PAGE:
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Now There's A Hotline For Women To Report 'Mansplaining'

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Photo: Shirley Yu
Mansplaining has got to be one of the most annoying afflictions of being a woman in the 21st century workplace. If you haven't experienced a man explaining something obvious to you in a patronising tone, you're probably in the minority.

Luckily for women in Sweden, there is now a dedicated hotline they can call to report instances of mansplaining.

The phone line was set up by Unionen, one of Sweden’s largest trade unions, as part of a wider campaign against the behaviour, which it defines as when “a man explains something to a woman without being asked, particularly something which she might already know more about than the man”, The Independent reported.

The hotline, which launched on Monday, is staffed by a gender expert, feminist politicians, comedians and scientists, and will be open from 10am to 4pm every day for a week.

Callers will receive advice on the steps they should take to deal with mansplainers and how to move on. Staff have no set guidelines and are free to draw on their own experiences when giving advice.

Unionen said the hotline is "about equality" and aims to stamp out mansplaining, which it said demeans women and creates the impression that they're less able than they are.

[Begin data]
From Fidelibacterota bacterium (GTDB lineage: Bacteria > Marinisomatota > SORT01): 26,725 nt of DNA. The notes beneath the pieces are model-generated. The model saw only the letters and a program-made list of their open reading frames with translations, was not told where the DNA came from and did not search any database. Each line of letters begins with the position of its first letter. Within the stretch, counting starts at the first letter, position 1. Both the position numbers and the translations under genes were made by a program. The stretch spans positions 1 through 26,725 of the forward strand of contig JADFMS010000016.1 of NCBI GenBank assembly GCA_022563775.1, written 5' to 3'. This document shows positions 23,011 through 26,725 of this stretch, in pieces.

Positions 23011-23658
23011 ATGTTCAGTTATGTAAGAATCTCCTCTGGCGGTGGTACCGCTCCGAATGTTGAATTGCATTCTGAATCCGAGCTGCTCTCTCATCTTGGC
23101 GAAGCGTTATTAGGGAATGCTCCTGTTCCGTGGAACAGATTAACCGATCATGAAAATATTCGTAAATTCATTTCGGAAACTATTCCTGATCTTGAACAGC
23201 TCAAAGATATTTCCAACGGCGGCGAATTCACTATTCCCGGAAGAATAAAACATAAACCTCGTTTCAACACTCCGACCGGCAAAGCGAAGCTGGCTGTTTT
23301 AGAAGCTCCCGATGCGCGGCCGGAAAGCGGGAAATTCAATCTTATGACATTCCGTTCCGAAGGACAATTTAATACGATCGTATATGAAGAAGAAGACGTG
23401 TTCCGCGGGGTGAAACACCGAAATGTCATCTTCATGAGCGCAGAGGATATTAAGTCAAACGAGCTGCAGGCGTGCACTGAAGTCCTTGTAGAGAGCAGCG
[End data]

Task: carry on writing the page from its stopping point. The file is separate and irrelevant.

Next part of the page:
The union said: “It is about putting your finger on the small everyday problems which become large when they stack up,” reported The Independent.

It also cited unchecked mansplaining as a potential cause of men earning more and being promoted faster than women.

Unionen cited a study by the American Psychological Association which found that men "tend to overestimate their intelligence to a much greater extent than women," reported The Local.

"The study also showed that self-assurance in men grows with age," adding that the hotline would help both sexes to "handle this kind of behaviour in your workplace."

However, the hotline hasn't gone down well with everyone, with some suggesting it's sexist.

Daniel Bergman of Sundsvall wrote on Unionen's Facebook page: "How would women react if you used words like 'old biddy chat' or 'female whining'? Equality can't be won using negative invective, but should be built using mutual respect and partnership. But maybe I'm the only one who thinks so."

Jim Brännlund from Stockholm didn't mince his words either: "Just what we need in society, more polarisation. And people wonder why right-wing populism is on the rise."

Others took issue with the word "mansplaining", but said they supported tackling sexist behaviour.

Meanwhile, others defended the campaign. Linda Landgren said: "Good initiative. Judging by the comments, it seems quite a lot of men feel this is aimed at them, so it shows how much this kind of work is needed."

Responding to the criticism, Gabriel Wernstedt, a spokesman for Unionen, told The Local that the aim wasn't to "point fingers or to blame all men".

"The campaign is intended to make us all, men and women, aware of this phenomenon and hopefully to start a change together. Everyone wins when we expose suppression techniques and talk about them."

He added that while "it's naturally unfortunate" that some people are offended by the hotline, "At the same time these are questions that affect many people and that people want to discuss.

"We can also note that many people are positive about us raising the question of mansplaining. The attention has exceeded our expectations and shows that this is an important question."
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